With us, we will charge half the fees because we want our content creators to get as much as they possibly can and get what they’re worth. In a decentralized economy, there are going to be a lot of different ways to create wealth. Whether it’s through governance or subsequent apps built on top or with tokens, we’re not trying to be a central controlling equity. We just want to be the central protocol layer where people can express themselves. In the NBA, they can eventually have bespoke endorsements — whether it be NFTs or jersey patches and all types of stuff you’ll be able to do. The sky’s the limit. We don’t want to solve every individual issue. People will come up with cool ideas to help the NBA that we won’t know but if we become the place to build that, it solves everybody’s problem.
SD: I think what we learned through NBA Top Shot, NFTs and the NBA as a whole is that there is definitely a market for collectibles in sports — just like baseball cards. It’s been that way through the dawn of time in that space because of verified scarcity. With the NFT boom and collapse, we also learned that just like anything else, you can’t overdo it. It has to be something we as a fan base and consumers genuinely think is valuable and have thought is valuable. If you just strap an NFT to a leaf that fell off a tree, during the boom, that’s cool. But there is no market for that.
That’s what I’m most excited about for Calaxy. When these things look like apples to apples, it becomes a market and that’s tradeable. It’s not going to be like the NFT experience of this past spring where everybody tried to do a one-off art collab but there was no real market that was able to standardize these things and allow them to really pair up value to see what happened.
SD: Usually, they sign up and get the gist on the pitch. But they really want to know which tokens to invest in. That’s always the initial onset on your foray into crypto. How can I turn a thousand dollars into a million dollars? If you’re a millionaire, like a lot of NBA players, how can I turn a million into a hundred million? I give them pretty safe advice. Shooting myself, I tell them that I have partners. I’ll tell them about my partners. I’m invested with them and Bitcoin and Ethereum are the top two gold standards — one of smart contracts, one of store value. I tell them about five projects or so and tell them to do their own research and make your own decisions. If you come back and want to have a more in-depth conversation, I can geek out about this stuff all day. But the last thing I want to do is sell my brothers down the river. But I definitely tell them about my partners because I am literally putting in sweat equity with them.
— Shlomo Sprung (@SprungOnSports) May 27, 2021
SD: Hedera’s Hashgraph, which is our primary partner, was because Cryptokitties had throttled the Ethereum network. We knew we were going to possibly bring several hundred million people to the blockchain through our app. The last thing we wanted to do was have fees skyrocket or throttle the layer one that we were using. That turned us onto pitching at other layer ones like Tezos and Algorand. Hashgraph had the most robust technology stack. It allows us to just use familiar coding languages — whereas some are much more complicated. That makes the build of the app a little more seamless and a little more familiar for Web 2.0.
In terms of Chainlink, I’m just a fan so I just wanted to reach out to find out what a decentralized oracle can do for the aggregate info that we’re going to need in the app as it continues to evolve. Then for Flow, that comes from personal investment and understanding the space. Dapper Labs built Flow through blockchain for gaming and entertainment. When we started building Calaxy, Flow was not out yet. But we remained in lock-step on their development and we have our eyes set on continuing to make that partnership more robust because they’re the leaders in collectibles. Displaying and omitting those types of things across the chain will be big-time for us. Web 3.0 is going to mean a trust layer, verified transactions, cheaper fees, faster speed.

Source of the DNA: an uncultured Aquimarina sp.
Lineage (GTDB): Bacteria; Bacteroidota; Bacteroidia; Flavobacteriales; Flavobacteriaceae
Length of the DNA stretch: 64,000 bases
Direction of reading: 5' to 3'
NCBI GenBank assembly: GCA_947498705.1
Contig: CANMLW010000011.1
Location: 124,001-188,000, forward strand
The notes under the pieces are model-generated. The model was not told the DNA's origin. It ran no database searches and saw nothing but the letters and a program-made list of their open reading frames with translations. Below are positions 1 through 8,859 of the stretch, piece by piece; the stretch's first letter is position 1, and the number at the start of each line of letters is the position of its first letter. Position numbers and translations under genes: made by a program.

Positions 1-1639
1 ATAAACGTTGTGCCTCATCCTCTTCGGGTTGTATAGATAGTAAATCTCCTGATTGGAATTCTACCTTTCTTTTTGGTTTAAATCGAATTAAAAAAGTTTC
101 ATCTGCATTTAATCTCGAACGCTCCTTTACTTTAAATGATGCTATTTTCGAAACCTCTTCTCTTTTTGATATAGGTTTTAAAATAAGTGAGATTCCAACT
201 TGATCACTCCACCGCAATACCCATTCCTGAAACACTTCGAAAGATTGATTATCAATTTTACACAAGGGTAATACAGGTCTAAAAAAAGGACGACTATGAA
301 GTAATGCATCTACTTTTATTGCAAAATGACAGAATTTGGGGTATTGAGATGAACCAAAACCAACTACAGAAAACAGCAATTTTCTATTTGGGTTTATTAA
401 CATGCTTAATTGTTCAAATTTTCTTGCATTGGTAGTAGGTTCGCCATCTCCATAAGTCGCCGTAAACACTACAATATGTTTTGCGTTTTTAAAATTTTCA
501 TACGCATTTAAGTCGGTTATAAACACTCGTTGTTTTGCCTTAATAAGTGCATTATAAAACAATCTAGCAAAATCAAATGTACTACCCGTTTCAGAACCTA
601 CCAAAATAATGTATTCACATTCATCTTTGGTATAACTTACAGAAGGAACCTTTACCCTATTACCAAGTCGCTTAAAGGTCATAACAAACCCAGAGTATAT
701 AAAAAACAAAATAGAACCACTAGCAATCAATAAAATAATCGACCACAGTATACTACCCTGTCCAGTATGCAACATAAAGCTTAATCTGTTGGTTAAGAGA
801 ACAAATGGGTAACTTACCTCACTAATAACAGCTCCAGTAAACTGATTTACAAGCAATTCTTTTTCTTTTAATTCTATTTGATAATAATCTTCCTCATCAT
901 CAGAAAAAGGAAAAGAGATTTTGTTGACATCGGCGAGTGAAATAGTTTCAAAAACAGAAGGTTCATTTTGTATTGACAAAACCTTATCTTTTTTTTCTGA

SD: I had time afforded. I was rehabbing for twelve hours a day, five days a week. But I didn’t have games and I didn’t have scouting reports and I didn’t have the mental strain just in terms of the focus. After rehab was done, I wasn’t doing mental gymnastics like I would have during the season when I was thrown different coverages and different matchups and different lineups and different times and scores and stresses about winning. It’s much easier to start and cultivate a business during a rehab process than it is during a championship run.
Just in general, though, whenever there is a bull run or there is a crazy amount of value creation in a space, especially when traditional markets are throwing out words like recession and there is a stimulus bill and the world is locked down, it’s inevitable that you take notice and you become more locked in to stuff like this.
SD: In terms of how my mind works, just looking at any system in the world whether it be finance or entertainment or whatever it is, I’m a macro-strategist. I’m not as day-to-day involved because my day-to-day is basketball. So I’ve definitely found and struck that balance. But as a macro-strategist, what excites me the most is the marketplace. My co-founder’s intellectual property might trade for my contractual rights and that might trade for your time and expertise in terms of writing a story. When you start to line up apples to apples for human beings and what they offer, you’re going to extract value. It’s going to be traded.
In the future, it might be even more attractive than some of the stocks we see traded today. You can go to in-arena experiences such as verifying that you’re there — whether it’s AR, VR or just collectible things like Top Shot. There are going to be a lot of people that dream up different concepts that you can apply because the sky’s the limit once we realize what people have the appetite for.